Date: Friday May 30, 2014 - 11:33
From: GVelasquez@epcounty.com

I posted this last week. 

[cid:image001.jpg@01CF7679.08578EB0] 
Greg S. Velasquez 
Assistant Public Defender 
500 E. San Antonio Suite 501 
El Paso, Texas 79901 
915-546-8185 ext. 3553 
gvelasquez@epcounty.com 

From: Greg Velasquez 


Sent: Friday, May 23, 2014 12:07 PM 
To: 'tcdla-listserve' 
Subject: RE: [tcdla-listserve] Limitation of evidence 

Found the following on the Internet: 

1. Motion to Exclude Informant Testimony http://www.nmcdla.org/jdownloads/Motions_Pleadings_Briefs_&_More/Death%20Penalty/mtn_exclude_informant.pdf

2. The Updated Rat Manual - Finding Evidence to Search for and Undermine the Snitch http://www.charlessevilla.com/_pdf/RATmanual.pdf 

3. Chapter 10 - Unreliable Informant Testimony http://www.uah.edu/njones/InfTest.pdf 

4. Defense Responses to Jailhouse Informant Testimony, JuryExpert, Vol. 26 No. 1, Feb, 2014 http://www.thejuryexpert.com/2014/02/defense-responses-to-jailhouse-informant-testimony/ 

5. Sample Cross-Examination of Informant http://defensewiki.ibj.org/images/b/b9/Sample_Cross_of_Informant.pdf  

6. Direct and Cross of Government Cooperator http://defensewiki.ibj.org/images/d/d4/Direct_and_cross_of_government_cooperator.pdf 

7. Preparation For Cross-Examining the Snitch http://www.ncids.org/Defender%20Training/Drug%20Case%20Training/Cross%20Exam%20the%20Snitch.pdf 

8. Preparing for Snitch - Larry S. Pozner http://acdlaonline.com/zoomdocs/presentations/25_Preparing_for_Snitch_Pozner.pdf 

Also look at the following case: 

Phillips v. State, ___ S.W.3d ___ 2014 Tex. App. LEXIS 5316 (Tex.App.-- Waco 2014) 

Aggravated robbery from the 19th District Court, McLennan County. Affirmed. 

1. Jail House Testimony -- Article 38.075 - Must be Corroborated 


Christopher Phillips robbed a beauty shop at gun point and escaped with a purse after being sprayed with mace by one of the customers. About 30-minutes later, a credit card from the stolen purse was used at a food mart and it was caught on a surveillance video. The car at the gas station matched the description given by witnesses to the robbery. Surveillance showed Phillips getting into the passenger seat and Andre Dulin getting into the driver's seat of the car. Several days after the robbery, Dulin was arrested because he had warrants. Officers inventoried his car and found the purse stolen in the robbery. This led to Phillips' arrest. He was convicted by a jury and punishment enhanced with a prior conviction was set at life. Phillips argued the trial court erred by not including an instruction about "how to consider the 'jailhouse testimony of Kavin Diggs and Elroy Slaughter in accordance with" article 38.075 V.A.C.C.P." which states A defendant may not be convicted of an offense on the testimony of a person to whom the defendant made a statement against the defendant's interest during a time when the person was imprisoned or confined in the same correctional facility as the defendant unless the testimony is corroborated by other evidence tending to connect the defendant with the offense. Corroboration is not sufficient for the purposes if the corroboration only shows that the offense was committed. Article 38.075 was enacted in recognition that incarcerated individuals have an incentive to provide information against other incarcerated individuals and that it is "imprudent" to convict a person based on an incarcerated informant's statement providing information related to a crime that only declares the crime was committed without additional evidence to substantiate the informant's claim. The parties agreed that if 38.075 applies, the trial court was under a duty to instruct the jury sua sponte according to article 38.075.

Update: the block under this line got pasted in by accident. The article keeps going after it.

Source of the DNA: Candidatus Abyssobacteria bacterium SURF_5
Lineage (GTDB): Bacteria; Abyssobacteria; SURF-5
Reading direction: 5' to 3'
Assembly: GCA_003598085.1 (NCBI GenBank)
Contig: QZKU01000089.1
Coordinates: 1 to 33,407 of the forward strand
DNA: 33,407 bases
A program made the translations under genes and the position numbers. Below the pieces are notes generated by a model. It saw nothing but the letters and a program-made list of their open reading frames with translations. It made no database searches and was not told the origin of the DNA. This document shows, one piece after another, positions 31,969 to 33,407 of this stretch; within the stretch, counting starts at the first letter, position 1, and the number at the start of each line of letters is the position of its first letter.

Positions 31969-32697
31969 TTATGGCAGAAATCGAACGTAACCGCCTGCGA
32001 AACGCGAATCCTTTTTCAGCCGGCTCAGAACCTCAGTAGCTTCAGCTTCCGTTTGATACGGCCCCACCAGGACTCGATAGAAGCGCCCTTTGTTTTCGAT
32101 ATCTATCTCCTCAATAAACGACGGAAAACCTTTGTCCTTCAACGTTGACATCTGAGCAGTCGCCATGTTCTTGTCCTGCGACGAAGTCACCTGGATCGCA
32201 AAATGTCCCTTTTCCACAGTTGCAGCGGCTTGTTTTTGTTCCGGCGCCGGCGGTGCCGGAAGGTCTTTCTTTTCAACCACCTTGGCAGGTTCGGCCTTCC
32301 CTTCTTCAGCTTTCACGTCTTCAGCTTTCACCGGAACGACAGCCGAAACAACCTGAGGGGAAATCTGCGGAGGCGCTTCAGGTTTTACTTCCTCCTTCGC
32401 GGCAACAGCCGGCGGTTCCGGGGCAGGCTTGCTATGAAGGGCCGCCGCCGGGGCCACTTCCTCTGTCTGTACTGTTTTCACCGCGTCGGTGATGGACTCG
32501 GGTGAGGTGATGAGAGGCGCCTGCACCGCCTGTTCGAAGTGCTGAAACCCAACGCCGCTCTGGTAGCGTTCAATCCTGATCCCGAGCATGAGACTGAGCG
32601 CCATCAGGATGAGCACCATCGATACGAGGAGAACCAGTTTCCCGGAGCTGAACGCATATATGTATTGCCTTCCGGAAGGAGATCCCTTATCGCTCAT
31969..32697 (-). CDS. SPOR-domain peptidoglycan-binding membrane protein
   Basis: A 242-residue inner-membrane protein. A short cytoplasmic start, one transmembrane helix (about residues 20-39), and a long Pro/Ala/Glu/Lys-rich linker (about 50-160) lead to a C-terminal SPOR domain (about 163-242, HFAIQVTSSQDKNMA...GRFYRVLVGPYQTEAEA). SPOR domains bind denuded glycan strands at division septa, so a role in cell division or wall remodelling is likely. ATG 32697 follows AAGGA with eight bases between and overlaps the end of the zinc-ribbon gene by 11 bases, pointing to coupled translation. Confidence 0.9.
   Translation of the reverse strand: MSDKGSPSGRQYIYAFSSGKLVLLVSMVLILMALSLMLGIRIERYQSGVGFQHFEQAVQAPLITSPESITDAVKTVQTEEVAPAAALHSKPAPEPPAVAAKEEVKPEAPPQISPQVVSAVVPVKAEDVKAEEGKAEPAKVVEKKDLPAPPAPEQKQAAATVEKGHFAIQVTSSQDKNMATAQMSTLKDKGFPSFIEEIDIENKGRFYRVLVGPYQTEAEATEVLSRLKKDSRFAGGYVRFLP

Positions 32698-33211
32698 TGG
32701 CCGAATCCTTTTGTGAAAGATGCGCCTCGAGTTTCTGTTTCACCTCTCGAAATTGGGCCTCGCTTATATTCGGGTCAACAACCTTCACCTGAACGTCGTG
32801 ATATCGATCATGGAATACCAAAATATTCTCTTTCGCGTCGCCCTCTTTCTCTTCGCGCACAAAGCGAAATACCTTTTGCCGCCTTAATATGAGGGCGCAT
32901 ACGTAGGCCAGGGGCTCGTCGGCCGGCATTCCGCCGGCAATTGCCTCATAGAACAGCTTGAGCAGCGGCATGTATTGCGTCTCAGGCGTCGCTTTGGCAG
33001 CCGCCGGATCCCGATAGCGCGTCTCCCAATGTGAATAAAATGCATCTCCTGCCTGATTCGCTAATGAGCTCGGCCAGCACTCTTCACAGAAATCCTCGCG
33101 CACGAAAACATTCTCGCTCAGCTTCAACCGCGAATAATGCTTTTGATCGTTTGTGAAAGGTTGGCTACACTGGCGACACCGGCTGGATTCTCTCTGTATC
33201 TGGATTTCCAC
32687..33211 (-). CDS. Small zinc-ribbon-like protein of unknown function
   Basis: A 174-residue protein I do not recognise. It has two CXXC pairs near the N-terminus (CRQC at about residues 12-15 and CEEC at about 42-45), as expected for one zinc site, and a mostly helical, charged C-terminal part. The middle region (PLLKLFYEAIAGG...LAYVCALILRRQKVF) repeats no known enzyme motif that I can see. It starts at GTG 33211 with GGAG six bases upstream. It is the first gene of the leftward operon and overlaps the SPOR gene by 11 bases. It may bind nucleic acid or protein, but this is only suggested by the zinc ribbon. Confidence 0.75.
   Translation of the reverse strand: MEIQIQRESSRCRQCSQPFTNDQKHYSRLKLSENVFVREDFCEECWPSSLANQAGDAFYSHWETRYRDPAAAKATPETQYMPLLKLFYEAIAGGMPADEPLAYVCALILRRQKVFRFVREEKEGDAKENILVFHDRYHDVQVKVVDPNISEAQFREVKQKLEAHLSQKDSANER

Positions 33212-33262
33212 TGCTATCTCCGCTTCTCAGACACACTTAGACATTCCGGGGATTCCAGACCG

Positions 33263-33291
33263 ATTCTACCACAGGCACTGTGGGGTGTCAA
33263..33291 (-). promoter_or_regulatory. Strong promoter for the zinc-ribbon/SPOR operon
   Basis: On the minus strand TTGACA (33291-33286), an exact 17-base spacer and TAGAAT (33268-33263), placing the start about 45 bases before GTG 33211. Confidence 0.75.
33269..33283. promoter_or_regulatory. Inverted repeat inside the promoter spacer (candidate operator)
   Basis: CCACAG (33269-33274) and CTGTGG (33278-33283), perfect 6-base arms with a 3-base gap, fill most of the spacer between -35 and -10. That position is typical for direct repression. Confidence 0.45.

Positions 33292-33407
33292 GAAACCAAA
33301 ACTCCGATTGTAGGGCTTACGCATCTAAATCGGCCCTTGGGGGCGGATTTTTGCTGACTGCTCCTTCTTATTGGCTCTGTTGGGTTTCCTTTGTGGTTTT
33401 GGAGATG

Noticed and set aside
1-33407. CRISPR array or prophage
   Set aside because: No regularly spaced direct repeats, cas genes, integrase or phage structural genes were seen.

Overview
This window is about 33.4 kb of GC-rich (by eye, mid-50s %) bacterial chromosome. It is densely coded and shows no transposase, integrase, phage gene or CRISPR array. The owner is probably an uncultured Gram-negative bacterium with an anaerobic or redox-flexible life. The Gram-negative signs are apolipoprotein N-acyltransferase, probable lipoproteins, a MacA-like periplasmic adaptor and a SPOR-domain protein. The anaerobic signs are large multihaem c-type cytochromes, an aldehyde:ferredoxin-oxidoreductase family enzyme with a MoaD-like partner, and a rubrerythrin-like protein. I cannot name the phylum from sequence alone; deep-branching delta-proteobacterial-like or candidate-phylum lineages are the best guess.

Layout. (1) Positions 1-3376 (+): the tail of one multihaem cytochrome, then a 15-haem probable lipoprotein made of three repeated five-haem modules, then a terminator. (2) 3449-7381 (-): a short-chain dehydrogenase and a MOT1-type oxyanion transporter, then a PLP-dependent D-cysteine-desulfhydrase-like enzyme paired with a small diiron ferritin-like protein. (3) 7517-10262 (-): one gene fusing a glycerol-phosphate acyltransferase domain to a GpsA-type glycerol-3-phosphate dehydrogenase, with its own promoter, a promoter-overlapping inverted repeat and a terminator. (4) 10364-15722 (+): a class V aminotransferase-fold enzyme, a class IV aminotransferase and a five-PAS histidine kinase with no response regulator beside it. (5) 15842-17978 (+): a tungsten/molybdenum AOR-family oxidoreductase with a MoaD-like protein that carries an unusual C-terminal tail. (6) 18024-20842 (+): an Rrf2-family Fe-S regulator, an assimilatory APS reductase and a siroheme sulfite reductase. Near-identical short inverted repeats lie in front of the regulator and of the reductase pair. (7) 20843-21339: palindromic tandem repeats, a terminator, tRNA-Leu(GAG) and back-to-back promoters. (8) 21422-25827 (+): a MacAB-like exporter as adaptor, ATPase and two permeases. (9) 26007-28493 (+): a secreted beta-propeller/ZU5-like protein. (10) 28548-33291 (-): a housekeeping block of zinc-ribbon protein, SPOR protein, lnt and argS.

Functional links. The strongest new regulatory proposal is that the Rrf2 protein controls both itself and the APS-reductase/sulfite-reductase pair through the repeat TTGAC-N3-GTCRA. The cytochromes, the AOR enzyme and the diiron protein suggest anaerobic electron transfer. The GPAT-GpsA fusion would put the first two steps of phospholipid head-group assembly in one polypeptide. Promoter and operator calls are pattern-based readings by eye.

Kavin Diggs testified that he was in jail with Phillips, and Phillips tried to get him to say that he heard Andre Dulin say that Dulin committed the offense by himself. Diggs refused to do so because he had never heard Dulin say anything like that. Diggs stated that he had only heard Dulin and Phillips each say that the other one had committed the robbery. When asked on cross ­examination if Phillips ever asked him to say that Dulin "did this or anything like that," Diggs replied, "No, he ain't never told me to say that Dulin did it." Diggs stated that Phillips "wanted me to speak on something that I don't know nothing about," so Diggs told Phillips, "I'm not going to do that because I don't know anything about it."